- Osprey Stratos 24 – This was one of my first daypacks when I got into hiking and the new model is excellent. It’s comfortable and well thought out. The downside was the size. Even though the published capacity is 24L, I had trouble getting everything for a long day hike in here. And it didn’t have as many outside pockets as I usually like. If you’re doing shorter hikes, this is a good option.
- Osprey Talon 22 – Another good option from Osprey, but had similar problems to the Stratos. There wasn’t enough room for a long hike. I also had a hard time accessing some of the pockets. On the REI Trail 40 I can reach into a good portion of the pockets with the pack on, with the Talon, I had to remove the pack to access the hip belt pockets. The Talon is a decent light-duty pack for short hikes.
- Osprey Stratos 36 – The closest I came to the REI Trail 40 was the Osprey Talon 36, the Stratos 36 was a solid pack. I chose the REI pack over this one because the external pockets worked better for me, especially the mesh pocket that let me put wet gear in it (more on that later). It was also just a little too small for overnight trips.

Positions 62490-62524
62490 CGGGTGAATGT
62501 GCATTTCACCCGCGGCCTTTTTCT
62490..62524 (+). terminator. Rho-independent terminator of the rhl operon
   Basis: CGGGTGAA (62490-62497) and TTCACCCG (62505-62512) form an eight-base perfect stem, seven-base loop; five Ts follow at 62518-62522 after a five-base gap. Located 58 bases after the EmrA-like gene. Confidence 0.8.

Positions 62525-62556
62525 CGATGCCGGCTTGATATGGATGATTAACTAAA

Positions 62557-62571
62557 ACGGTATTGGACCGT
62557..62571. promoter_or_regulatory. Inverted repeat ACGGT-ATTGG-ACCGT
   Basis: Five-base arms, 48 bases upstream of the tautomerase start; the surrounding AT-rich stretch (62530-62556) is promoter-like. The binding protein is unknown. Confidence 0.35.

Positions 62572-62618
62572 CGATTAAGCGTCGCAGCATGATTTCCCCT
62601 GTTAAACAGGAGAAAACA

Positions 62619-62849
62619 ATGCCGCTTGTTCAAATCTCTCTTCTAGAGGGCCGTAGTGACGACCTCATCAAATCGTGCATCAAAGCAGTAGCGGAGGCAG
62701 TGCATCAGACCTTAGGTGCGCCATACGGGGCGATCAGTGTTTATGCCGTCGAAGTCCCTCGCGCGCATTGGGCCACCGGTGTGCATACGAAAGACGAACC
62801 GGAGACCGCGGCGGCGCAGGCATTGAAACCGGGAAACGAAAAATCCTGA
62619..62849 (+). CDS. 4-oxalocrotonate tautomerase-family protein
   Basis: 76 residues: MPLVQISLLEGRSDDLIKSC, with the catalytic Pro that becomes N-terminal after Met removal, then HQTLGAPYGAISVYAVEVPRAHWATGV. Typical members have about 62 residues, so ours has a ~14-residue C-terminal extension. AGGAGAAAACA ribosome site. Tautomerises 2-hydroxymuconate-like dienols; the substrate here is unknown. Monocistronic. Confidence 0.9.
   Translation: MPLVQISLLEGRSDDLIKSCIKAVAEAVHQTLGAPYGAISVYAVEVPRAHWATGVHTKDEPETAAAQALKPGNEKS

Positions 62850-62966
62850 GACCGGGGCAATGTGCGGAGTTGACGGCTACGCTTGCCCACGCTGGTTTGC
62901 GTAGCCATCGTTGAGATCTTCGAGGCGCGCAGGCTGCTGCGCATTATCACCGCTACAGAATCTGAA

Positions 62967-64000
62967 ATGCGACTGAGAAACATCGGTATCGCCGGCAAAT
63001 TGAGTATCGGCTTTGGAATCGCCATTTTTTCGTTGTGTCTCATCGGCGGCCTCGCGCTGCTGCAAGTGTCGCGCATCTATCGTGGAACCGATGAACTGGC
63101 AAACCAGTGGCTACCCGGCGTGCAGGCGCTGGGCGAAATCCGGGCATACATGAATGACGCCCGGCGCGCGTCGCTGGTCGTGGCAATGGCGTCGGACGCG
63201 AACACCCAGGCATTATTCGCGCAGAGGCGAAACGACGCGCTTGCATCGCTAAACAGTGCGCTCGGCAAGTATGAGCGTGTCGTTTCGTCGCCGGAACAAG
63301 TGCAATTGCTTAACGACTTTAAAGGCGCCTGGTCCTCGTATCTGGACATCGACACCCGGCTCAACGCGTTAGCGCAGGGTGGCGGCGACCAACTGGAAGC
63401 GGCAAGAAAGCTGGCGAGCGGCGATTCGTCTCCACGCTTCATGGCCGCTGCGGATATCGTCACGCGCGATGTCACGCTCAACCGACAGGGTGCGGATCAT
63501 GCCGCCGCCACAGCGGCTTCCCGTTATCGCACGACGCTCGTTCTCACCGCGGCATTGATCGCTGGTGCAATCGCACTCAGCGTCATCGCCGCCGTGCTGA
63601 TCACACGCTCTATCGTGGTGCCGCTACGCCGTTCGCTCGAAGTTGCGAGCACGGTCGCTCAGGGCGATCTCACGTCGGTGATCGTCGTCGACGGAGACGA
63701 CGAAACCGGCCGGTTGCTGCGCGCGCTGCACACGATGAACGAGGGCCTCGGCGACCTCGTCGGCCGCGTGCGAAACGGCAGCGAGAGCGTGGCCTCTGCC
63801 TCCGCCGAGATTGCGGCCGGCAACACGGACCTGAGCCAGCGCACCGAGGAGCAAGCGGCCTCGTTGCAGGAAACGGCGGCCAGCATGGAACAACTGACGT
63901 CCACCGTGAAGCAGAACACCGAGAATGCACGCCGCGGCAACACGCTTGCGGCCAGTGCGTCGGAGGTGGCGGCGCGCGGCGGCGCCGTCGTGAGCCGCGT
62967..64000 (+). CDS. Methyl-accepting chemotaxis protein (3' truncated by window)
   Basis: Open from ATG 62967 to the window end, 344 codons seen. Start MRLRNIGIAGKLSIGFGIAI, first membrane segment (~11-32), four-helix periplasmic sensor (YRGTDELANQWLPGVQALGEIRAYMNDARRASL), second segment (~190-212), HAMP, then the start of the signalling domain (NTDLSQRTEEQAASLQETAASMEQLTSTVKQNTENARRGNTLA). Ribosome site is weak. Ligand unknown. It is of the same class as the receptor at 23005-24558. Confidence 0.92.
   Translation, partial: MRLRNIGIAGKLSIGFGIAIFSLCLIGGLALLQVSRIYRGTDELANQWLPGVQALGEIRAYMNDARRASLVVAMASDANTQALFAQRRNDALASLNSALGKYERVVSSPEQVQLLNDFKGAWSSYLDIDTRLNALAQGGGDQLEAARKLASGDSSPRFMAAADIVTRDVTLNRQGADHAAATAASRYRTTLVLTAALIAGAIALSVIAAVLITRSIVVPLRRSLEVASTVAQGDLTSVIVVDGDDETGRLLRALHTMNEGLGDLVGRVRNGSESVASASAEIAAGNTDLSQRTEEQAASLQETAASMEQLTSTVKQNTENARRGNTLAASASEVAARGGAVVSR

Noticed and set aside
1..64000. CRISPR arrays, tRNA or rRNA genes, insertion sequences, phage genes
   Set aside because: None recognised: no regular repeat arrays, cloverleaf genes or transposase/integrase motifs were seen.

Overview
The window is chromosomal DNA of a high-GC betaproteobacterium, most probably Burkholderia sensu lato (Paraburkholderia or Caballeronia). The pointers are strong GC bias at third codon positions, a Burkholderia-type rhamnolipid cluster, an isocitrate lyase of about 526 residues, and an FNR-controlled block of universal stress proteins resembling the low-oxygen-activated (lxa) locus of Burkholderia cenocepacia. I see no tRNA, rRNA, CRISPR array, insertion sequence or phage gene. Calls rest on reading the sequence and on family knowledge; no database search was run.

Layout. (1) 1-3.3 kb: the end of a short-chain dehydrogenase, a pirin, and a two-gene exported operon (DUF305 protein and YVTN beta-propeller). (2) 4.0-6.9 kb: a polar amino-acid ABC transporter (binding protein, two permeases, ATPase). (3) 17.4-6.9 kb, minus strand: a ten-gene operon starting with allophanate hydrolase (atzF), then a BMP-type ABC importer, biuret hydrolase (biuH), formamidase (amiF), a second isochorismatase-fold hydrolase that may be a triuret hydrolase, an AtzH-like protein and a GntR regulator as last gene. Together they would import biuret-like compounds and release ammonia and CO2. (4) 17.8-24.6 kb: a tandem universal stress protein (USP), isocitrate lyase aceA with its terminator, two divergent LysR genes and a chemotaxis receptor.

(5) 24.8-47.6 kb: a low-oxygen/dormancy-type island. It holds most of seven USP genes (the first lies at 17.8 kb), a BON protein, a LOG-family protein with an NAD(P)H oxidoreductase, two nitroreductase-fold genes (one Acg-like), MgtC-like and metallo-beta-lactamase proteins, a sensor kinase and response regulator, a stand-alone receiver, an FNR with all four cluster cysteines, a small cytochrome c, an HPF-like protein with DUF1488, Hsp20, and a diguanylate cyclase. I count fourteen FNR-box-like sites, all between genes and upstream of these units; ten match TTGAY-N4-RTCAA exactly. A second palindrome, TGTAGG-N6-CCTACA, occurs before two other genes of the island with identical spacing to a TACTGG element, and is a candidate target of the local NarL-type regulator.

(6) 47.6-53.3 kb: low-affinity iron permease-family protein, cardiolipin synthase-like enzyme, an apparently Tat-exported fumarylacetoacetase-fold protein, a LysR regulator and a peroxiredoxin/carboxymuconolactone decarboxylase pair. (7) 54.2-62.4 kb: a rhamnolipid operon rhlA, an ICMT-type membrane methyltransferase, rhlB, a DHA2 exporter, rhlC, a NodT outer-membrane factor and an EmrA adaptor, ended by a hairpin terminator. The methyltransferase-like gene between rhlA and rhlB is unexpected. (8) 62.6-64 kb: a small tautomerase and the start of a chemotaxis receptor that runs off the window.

I’ve used the REI Trail 40 on extensive trips. Though it is only a 40L I can pack enough on the inside and outside pouches to last me 5 days on trail. Very durable for the long haul, extremely comfortable. I’ve used a lot of packs in the military and from other brands, these are the best. – REI Reviewer
REI Gear Is Getting Better and Better
REI gear has been around for a while, but it wasn’t always that great (and depending on what you were looking at). However, in the last few years, REI has been dramatically improving its product line. They evolved the traditional product development process to include people who use the products. REI recruited their 12,000 employees and thousands of REI members to help them decide what to make and how to make it, working with them to see how they used the gear, what was good, and what could be better.